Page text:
New Poll Shows Widespread Bipartisan Support for Stronger Methane Pollution Standards, More Clean Air Protections
(December 10, 2014) - Washington, D.C.
Americans across the country overwhelmingly support the U.S. Environmental Protection Agency (EPA) establishing the first federal limits on methane emissions in the air they breathe, according to new data released today from a nationwide, bipartisan survey conducted for the American Lung Association. Moreover, an overwhelming bipartisan majority of American voters support the efforts of the EPA to establish stricter air pollution standards overall and believes that EPA scientists, not Congress, should be the ones to make these decisions.
"It is clear that the public supports stronger public health safeguards for the air we breathe," said Harold Wimmer, National President and CEO of the American Lung Association. "Cutting methane and toxic air pollutants like benzene is a winner with the American people. We urge the Environmental Protection Agency to act now."
Voters rated clean air as a higher priority than reducing regulations on businesses, with 80 percent of voters rating it as extremely or very important. By more than a three-to-one margin (69 percent in favor to 21percent opposed), voters want the EPA, not Congress to set the nation’s air pollution standards.
Wimmer added: "The Clean Air Act promises healthy air for all to breathe. The EPA needs to be allowed to continue their lifesaving work to curb dangerous air pollution, without interference from Congress. Anything less shortchanges our children and our health."
On the specific issue of methane pollution standards to address air pollution from the oil and gas industry, an overwhelming two-to-one majority favors new methane emissions standards from the EPA. Support for the new standards actually grew after voters heard simulated and balanced arguments that included the strongest messages from both sides of the issue (including attacks from opponents on cost and jobs), resulting in majority support across the political spectrum, including from Republicans.
Key poll findings include:
- The majority of voters, 63 percent, support standards for methane emissions. After hearing a balanced debate on both sides, support increases overall to 66 percent. In particular, Republicans moved from 45 percent supporting to 53 percent supporting.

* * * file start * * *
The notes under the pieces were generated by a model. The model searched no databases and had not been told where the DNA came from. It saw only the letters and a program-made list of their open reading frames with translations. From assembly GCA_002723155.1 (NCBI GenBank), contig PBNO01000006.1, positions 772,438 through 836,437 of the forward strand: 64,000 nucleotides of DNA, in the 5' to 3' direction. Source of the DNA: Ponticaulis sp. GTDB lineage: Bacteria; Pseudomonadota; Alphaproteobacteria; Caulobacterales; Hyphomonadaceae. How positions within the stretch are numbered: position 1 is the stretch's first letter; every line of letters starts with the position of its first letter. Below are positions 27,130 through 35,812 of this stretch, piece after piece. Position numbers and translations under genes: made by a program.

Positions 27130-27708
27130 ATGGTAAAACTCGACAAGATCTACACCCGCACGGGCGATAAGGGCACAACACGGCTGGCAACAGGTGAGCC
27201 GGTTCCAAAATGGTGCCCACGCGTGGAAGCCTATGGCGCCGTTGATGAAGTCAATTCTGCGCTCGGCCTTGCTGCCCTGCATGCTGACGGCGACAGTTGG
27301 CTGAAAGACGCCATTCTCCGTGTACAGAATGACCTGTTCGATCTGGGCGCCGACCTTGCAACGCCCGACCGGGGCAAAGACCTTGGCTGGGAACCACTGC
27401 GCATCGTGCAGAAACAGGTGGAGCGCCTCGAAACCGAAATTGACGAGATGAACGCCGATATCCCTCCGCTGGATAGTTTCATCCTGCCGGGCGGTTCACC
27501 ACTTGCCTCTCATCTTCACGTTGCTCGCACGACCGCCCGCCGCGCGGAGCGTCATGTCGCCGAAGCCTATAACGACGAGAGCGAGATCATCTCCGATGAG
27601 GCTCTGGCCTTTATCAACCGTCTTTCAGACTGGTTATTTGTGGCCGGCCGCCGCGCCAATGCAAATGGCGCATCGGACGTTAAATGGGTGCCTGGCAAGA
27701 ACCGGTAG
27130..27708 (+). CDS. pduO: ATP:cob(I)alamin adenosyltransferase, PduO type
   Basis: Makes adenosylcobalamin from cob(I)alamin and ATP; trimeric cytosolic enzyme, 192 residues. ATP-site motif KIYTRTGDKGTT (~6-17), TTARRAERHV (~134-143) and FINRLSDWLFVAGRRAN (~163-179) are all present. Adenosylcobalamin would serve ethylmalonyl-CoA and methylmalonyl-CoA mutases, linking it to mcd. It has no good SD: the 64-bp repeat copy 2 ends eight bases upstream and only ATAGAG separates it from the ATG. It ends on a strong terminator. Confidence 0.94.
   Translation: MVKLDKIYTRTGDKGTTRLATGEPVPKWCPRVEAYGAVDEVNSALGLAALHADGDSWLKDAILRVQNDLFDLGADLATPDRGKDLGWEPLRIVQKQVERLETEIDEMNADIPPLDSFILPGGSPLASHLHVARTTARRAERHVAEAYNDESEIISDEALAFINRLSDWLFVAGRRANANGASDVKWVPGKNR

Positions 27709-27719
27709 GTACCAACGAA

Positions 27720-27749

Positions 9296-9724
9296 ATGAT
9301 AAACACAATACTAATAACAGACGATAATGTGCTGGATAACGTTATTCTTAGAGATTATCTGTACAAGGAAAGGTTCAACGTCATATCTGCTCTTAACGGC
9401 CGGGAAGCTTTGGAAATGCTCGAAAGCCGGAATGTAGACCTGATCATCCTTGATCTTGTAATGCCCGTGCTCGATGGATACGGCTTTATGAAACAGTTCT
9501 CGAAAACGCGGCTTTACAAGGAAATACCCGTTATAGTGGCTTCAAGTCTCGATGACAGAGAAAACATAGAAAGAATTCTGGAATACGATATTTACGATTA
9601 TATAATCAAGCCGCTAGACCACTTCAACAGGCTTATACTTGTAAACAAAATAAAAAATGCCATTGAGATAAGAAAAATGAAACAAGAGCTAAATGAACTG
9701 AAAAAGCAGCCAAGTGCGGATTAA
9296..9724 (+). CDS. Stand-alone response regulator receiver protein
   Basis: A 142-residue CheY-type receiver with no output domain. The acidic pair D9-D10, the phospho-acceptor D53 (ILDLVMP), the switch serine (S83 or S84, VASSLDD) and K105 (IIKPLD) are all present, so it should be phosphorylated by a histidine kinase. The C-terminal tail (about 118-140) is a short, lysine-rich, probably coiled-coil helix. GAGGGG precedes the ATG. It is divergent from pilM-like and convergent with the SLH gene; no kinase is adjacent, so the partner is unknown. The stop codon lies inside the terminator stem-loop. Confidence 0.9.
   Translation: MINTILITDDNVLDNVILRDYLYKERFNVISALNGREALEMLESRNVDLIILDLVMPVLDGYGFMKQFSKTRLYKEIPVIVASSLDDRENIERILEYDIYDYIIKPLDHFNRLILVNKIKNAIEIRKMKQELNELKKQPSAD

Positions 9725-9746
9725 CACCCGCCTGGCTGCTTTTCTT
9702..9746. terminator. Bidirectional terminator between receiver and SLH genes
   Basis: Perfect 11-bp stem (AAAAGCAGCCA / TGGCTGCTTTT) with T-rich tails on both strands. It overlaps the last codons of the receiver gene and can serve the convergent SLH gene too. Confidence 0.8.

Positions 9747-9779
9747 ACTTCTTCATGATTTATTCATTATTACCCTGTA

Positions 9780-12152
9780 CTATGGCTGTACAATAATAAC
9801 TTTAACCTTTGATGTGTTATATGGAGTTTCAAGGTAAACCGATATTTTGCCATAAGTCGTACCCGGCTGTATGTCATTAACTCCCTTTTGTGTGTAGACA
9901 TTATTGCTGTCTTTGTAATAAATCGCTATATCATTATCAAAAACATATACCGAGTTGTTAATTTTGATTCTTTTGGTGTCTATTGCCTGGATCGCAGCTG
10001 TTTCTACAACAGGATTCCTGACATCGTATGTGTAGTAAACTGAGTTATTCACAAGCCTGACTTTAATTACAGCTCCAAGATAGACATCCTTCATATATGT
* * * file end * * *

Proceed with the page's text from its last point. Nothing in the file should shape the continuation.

- EPA remains much more popular than Congress.
- The EPA continues to earn positive favorability ratings, at 42 percent favorable compared to 31 percent unfavorable.
- Voters' feeling toward Congress remains strongly negative with 60 percent giving it an unfavorable rating, a trend that crosses party lines.
- Oil companies are extremely unpopular (23 percent favorable compared to 47 percent unfavorable).
- By a more than 3-to-1 margin, voters believe that the EPA, not Congress, should be setting pollution standards. This includes large majorities of Democrats, Independents and Republicans.
"The poll shows that a large, bipartisan majority of American voters support a methane pollution standard that will protect public health," said Marc DelSignore, President, Perception Insight. "Support increases, in particular, with Republicans who move from being tied on the initial question to a 14-point margin in support after hearing arguments from both sides. This is despite opposing language in the survey arguing that these standards will raise energy prices and kill jobs."
"Voters reject the idea that we have to choose between the economy and the environment," said Andrew Baumann, Vice President, Greenberg Quinlan Rosner Research. "Nearly three-quarters of voters believe we can protect our air quality and have a strong economy at the same time - including 77 percent independents and 63 percent of Republicans."
The analysis memo, slide deck and questions from Greenberg Quinlan Rosner Research and Perception Insight can be found here.
Methodology: This survey was conducted for the American Lung Association by Greenberg Quinlan Rosner and Perception Insight during November 13-18, 2014. The firms conducted a national survey of 1,000 registered voters reached via live telephone interviews on both landlines and cell phones. The margin of error for the full national sample is 3.1 percent.